The legal fees paid by the clients ranged from $62 to just under $5,000. All the cases were referred to another lawyer, Paul Rechenberg, who conducted the bulk of the legal work and received most of the fees the clients paid. Jones said his own share was usually no more than 25 percent.

Rechenberg, in private practice in St. Louis County, confirmed the arrangement in an interview. He said Jones’ share of the fees varied, depending on how much involvement he had in each case.

Jones and Rechenberg said that referrals are a common legal practice, and that all six of the clients were aware of Rechenberg’s involvement.

The biggest case was a medical negligence case filed in 2009, but not settled until 2012. That case, which involved a kidney transplant, was settled for about $60,000 in legal fees. The payments were staggered, most of it going to the referred lawyer and the Doster Ullom firm.

Missouri Ethics Commission records show that Jones received about $1,000 from the Alliance in 2012, which he said was entirely from his share of the settlement of the 2009 medical case.

Commission records show that Jones reported no income from the Alliance in 2010 or 2011. He said that’s because he took on no more cases that involved using the Alliance as a pass-through for his legal business.

Practice solely within Doster Ullom

The slimmed-down firm of Doster Ullom is now “on solid footing” financially, Jones said, so all of his legal practice is now handled through the firm. And Doster does have files on the six cases handled through the Alliance, he said.

As of late August, the Missouri Freedom Alliance LLC had a bank balance of $525 – roughly the minimum amount needed so Jones doesn’t have to pay a monthly bank fee.

In any case, Jones said he plans to close down that bank account – and get rid of the Missouri Freedom Alliance LLC – because he doesn’t need it anymore. It’s also not worth the political headache.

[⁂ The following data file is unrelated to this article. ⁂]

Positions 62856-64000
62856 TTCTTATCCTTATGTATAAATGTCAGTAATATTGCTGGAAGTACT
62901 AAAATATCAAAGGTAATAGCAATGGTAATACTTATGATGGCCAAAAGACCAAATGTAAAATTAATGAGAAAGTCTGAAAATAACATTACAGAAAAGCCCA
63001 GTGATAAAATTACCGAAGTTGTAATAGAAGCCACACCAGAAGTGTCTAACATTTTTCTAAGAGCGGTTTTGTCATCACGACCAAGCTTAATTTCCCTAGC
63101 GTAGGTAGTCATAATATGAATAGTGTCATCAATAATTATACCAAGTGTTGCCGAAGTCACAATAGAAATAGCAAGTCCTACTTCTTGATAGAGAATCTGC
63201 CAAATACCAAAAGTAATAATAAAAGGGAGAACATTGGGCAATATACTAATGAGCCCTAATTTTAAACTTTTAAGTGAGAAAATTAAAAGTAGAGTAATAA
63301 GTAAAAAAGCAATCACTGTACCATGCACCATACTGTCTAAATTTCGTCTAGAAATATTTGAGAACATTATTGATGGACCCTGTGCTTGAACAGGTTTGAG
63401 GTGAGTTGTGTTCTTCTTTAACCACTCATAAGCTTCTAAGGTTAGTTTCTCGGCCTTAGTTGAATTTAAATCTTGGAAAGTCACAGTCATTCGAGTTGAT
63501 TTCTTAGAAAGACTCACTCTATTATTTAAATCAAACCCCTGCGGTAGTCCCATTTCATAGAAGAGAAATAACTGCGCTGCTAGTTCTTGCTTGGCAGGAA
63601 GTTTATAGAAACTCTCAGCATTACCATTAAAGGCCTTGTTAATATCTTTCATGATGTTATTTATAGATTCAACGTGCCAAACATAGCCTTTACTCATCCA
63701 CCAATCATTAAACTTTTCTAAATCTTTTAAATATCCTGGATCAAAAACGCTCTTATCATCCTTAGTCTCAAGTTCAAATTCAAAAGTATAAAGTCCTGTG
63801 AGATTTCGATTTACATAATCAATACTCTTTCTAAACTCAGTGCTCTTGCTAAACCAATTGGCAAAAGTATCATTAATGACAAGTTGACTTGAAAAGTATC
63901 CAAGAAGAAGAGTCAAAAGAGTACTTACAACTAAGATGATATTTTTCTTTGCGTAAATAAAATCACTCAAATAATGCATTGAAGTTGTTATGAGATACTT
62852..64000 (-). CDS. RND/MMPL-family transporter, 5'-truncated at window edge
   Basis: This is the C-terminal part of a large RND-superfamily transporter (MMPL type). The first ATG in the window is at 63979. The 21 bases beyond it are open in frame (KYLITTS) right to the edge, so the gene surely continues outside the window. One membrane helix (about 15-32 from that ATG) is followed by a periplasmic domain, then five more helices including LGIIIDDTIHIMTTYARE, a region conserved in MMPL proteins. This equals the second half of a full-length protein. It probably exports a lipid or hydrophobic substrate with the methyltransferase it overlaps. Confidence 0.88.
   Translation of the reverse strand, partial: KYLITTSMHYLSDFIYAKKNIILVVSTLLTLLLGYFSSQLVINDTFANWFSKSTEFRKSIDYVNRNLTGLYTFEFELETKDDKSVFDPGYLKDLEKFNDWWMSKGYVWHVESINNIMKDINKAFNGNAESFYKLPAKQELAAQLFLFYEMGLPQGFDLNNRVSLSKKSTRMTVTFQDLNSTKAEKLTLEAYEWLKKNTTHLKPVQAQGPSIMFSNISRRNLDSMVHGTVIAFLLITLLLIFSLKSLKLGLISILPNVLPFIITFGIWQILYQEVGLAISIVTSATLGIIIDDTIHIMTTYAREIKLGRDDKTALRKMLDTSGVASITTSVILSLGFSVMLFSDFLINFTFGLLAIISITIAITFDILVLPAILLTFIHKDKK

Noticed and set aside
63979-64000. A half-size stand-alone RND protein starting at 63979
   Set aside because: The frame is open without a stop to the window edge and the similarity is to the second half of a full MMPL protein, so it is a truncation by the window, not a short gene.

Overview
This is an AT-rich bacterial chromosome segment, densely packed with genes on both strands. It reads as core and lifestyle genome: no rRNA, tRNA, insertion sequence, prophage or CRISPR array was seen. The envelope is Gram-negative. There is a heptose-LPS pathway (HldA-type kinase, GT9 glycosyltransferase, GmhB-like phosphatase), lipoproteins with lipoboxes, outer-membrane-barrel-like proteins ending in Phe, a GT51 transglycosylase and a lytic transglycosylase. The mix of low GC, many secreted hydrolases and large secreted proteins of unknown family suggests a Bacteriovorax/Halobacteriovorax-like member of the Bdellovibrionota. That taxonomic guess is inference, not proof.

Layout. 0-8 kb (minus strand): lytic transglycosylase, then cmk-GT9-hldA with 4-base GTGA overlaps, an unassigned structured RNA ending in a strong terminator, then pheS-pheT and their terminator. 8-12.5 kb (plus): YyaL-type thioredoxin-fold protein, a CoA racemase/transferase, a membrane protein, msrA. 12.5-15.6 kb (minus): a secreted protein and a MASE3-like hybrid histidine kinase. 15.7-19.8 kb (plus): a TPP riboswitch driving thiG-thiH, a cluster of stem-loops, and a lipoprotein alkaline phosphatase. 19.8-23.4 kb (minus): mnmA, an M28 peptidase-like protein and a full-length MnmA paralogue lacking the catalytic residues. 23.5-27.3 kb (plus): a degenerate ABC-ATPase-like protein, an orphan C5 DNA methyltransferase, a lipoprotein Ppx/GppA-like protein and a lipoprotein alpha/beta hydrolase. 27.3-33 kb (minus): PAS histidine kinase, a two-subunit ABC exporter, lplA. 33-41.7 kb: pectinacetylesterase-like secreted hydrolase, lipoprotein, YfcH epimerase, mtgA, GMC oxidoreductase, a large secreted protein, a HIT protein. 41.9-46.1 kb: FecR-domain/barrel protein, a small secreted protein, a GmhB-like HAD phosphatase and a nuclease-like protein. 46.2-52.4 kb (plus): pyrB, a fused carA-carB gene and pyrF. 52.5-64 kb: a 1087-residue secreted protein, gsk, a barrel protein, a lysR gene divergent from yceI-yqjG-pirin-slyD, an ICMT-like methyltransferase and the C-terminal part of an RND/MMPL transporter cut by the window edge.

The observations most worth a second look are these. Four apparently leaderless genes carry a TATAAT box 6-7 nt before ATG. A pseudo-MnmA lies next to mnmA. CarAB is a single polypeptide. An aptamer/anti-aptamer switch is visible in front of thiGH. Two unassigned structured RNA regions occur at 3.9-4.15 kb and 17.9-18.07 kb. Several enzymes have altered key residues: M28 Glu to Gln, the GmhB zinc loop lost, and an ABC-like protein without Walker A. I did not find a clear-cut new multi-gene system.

Jones is considering a bid for Missouri attorney general in 2016. But whether he does or doesn’t seek higher office, the speaker said he recognized that he needed to publicly clarify the situation regarding the Alliance and his income-related activities outside of the speaker's office.

“I want people to know that I’ve been engaged in nothing more than the private practice of law,” Jones said.

Not everyone buys his explanation. "Something smells,'' said Sean Nicholson, executive director of Progress Missouri, a progressive advocacy group that has been outspoken in its criticism and questions about Jones' creation of the Missouri Freedom Alliance.

If the Alliance's role was as straightforward as the records that Jones provided indicate, Nicholson said, "then why didn't he give a straight answer the first time? It doesn't add up."

Jones said he realizes that not everyone will accept his explanation that he was distracted and not thinking clearly when he made his first, inaccurate comment about the Alliance.

But Jones contended that he allowed the Beacon to review the Alliance's documents because he isn't trying to hide anything. "No one is going to step forward'' and challenge his account, Jones said, because he is telling the truth.

That said, the speaker added that he recognized that the controversy remains largely his own fault "because I personally made an incorrect statement.”

Correcting critics' perceptions is difficult, he concluded, because "it's hard to prove a negative."

Jo Mannies has been covering Missouri politics and government for almost four decades, much of that time as a reporter and columnist at the St. Louis Post-Dispatch. She was the first woman to cover St. Louis City Hall, was the newspaper’s second woman sportswriter in its history, and spent four years in the Post-Dispatch Washington Bureau. She joined the St. Louis Beacon in 2009. She has won several local, regional and national awards, and has covered every president since Jimmy Carter. She scared fellow first-graders in the late 1950s when she showed them how close Alaska was to Russia and met Richard M. Nixon when she was in high school. She graduated from Valparaiso University in northwest Indiana, and was the daughter of a high school basketball coach. She is married and has two grown children, both lawyers. She’s a history and movie buff, cultivates a massive flower garden, and bakes banana bread regularly for her colleagues.